edited by Andrew J. Mitchell and Edward A. Krull, 173 pp, with illus, $69, Philadelphia, WB Saunders Co, 1987.
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This 168-page text is an exceptionally well-written, comprehensive, and up-to-date reference on hair disorders. Topics covered include the following: (1) the biology of hair, (2) the general evaluation of the patient with alopecia, (3) androgenetic alopecia, (4) hirsutism, (5) hair replacement techniques including punch grafts, micrografts and minigrafts, and scalp reduction, (6) alopecia areata, (7) hair loss in systemic disease, (8) drug-induced alopecia, (9) hair-shaft anomalies, (10) trichotillomania, (11) scarring alopecia, (12) hair cosmetics, and (13) minoxidil. In general, each chapter is followed by an extensive and current bibliography.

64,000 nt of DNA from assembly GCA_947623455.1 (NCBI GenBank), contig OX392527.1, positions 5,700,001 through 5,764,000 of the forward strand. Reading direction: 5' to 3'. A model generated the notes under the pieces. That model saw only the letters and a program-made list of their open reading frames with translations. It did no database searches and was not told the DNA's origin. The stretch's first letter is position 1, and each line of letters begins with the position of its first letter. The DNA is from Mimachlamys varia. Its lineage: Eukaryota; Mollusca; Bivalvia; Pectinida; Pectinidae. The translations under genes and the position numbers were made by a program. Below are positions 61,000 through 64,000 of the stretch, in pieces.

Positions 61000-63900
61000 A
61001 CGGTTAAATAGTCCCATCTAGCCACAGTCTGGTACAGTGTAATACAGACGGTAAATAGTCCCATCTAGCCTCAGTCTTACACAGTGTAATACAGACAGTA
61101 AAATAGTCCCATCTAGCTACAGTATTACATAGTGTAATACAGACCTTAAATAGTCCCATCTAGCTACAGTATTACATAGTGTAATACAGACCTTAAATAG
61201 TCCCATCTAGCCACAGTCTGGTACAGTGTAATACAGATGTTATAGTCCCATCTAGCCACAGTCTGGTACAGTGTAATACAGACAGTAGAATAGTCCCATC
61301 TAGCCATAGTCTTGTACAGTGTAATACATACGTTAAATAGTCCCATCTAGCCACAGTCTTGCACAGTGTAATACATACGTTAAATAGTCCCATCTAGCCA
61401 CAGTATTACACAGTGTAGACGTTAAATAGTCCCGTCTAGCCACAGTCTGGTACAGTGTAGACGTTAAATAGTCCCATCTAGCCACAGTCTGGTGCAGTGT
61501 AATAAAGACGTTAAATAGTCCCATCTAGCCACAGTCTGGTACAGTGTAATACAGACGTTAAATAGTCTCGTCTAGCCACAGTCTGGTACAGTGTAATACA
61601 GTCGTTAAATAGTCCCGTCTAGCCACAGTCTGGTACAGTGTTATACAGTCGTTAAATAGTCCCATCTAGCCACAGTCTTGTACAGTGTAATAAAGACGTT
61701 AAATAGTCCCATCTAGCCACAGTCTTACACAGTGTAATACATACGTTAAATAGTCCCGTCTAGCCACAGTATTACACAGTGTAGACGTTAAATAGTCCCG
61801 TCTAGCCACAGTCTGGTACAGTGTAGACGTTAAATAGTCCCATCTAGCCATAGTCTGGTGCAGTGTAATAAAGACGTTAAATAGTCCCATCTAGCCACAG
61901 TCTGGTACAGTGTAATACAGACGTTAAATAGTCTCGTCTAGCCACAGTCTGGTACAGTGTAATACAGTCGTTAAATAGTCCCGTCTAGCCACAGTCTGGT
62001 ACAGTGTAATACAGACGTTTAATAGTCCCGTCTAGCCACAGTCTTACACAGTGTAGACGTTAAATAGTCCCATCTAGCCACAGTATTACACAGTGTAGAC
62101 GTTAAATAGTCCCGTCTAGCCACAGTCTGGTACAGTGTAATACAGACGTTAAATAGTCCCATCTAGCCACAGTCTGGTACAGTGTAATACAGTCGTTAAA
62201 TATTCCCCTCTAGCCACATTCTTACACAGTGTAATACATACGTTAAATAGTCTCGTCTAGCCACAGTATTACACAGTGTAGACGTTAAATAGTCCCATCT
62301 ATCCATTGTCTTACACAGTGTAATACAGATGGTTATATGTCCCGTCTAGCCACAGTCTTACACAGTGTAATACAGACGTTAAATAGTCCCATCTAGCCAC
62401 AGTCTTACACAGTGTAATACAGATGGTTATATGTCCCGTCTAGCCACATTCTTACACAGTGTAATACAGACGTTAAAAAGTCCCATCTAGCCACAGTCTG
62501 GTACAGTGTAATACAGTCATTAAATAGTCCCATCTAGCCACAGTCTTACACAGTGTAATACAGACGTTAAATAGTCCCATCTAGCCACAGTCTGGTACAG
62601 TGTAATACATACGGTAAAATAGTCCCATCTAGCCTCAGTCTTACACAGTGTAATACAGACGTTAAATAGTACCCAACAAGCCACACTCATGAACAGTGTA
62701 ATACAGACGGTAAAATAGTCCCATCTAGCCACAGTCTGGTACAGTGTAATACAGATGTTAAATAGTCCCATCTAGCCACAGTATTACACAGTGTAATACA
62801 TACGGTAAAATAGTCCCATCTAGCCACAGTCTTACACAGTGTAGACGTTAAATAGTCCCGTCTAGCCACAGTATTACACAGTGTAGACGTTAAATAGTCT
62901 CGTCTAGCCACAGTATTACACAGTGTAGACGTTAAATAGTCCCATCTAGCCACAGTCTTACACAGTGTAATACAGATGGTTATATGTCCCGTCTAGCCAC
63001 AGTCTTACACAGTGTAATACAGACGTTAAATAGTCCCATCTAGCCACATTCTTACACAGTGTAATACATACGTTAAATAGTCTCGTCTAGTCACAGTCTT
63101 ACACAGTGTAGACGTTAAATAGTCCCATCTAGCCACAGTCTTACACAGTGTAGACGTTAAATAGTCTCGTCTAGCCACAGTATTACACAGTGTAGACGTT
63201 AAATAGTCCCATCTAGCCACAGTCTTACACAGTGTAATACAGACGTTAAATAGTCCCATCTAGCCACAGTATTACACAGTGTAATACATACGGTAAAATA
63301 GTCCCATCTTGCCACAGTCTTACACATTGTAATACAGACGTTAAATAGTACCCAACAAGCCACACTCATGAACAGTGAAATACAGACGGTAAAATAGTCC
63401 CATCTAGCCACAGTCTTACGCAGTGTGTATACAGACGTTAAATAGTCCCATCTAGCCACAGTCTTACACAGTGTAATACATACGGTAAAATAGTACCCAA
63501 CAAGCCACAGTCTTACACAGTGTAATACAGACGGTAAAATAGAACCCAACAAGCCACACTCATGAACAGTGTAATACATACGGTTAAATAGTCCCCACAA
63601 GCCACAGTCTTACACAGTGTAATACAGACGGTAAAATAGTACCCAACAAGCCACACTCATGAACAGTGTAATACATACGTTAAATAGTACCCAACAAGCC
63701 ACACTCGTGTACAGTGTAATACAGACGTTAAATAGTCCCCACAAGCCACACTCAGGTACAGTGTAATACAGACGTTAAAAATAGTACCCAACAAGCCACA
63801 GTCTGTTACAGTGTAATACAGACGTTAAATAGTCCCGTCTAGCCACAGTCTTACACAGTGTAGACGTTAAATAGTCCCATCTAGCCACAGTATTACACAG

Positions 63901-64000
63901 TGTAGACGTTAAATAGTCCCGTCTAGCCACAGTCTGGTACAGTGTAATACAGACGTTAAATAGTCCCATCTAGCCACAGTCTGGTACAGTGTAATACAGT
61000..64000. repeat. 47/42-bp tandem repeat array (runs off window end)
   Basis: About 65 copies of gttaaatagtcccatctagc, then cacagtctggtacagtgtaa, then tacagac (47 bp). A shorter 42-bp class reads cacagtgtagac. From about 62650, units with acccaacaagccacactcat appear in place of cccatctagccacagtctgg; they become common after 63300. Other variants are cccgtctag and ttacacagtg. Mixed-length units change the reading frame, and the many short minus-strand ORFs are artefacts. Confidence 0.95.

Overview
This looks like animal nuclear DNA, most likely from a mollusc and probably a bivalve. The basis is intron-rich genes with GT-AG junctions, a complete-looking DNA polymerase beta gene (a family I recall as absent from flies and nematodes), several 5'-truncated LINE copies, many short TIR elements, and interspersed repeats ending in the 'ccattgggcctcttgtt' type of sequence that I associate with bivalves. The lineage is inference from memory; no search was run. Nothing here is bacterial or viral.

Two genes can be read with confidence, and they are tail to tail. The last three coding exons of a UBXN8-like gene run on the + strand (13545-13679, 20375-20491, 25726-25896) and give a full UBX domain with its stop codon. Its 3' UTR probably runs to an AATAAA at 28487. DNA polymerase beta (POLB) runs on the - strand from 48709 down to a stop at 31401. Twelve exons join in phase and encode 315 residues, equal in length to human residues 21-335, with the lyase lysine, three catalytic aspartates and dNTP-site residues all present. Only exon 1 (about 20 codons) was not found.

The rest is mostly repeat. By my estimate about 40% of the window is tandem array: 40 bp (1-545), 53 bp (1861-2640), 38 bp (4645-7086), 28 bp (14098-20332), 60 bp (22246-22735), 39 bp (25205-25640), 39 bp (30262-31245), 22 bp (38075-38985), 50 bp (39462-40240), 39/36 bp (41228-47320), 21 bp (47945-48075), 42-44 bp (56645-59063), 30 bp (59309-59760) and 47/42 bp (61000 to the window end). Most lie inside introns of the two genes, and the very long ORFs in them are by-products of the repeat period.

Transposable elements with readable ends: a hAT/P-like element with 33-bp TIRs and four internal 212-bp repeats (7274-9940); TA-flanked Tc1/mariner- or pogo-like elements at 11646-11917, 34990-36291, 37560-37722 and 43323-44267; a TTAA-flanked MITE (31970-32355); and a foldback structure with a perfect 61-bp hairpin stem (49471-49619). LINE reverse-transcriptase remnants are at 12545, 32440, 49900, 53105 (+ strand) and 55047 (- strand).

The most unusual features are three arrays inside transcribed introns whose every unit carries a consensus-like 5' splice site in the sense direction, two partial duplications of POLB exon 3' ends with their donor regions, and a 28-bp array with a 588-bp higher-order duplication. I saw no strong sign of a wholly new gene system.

Ebling reviews the basic physiology of androgen metabolism and the pathophysiology of the common alopecias. Hordinsky stresses the need for a complete medical history and details the techniques specific to the assessment of the patient with hair disorders. Bergfeld and Redmond discuss the current theories of androgen metabolism, its effect on androgenetic alopecia, and the laboratory assessment of the hirsute patient.
Caserio RJ. Dermatologic Clinics: Hair Disorders. Arch Dermatol. 1988;124(7):1135-1136. doi:10.1001/archderm.1988.01670070099034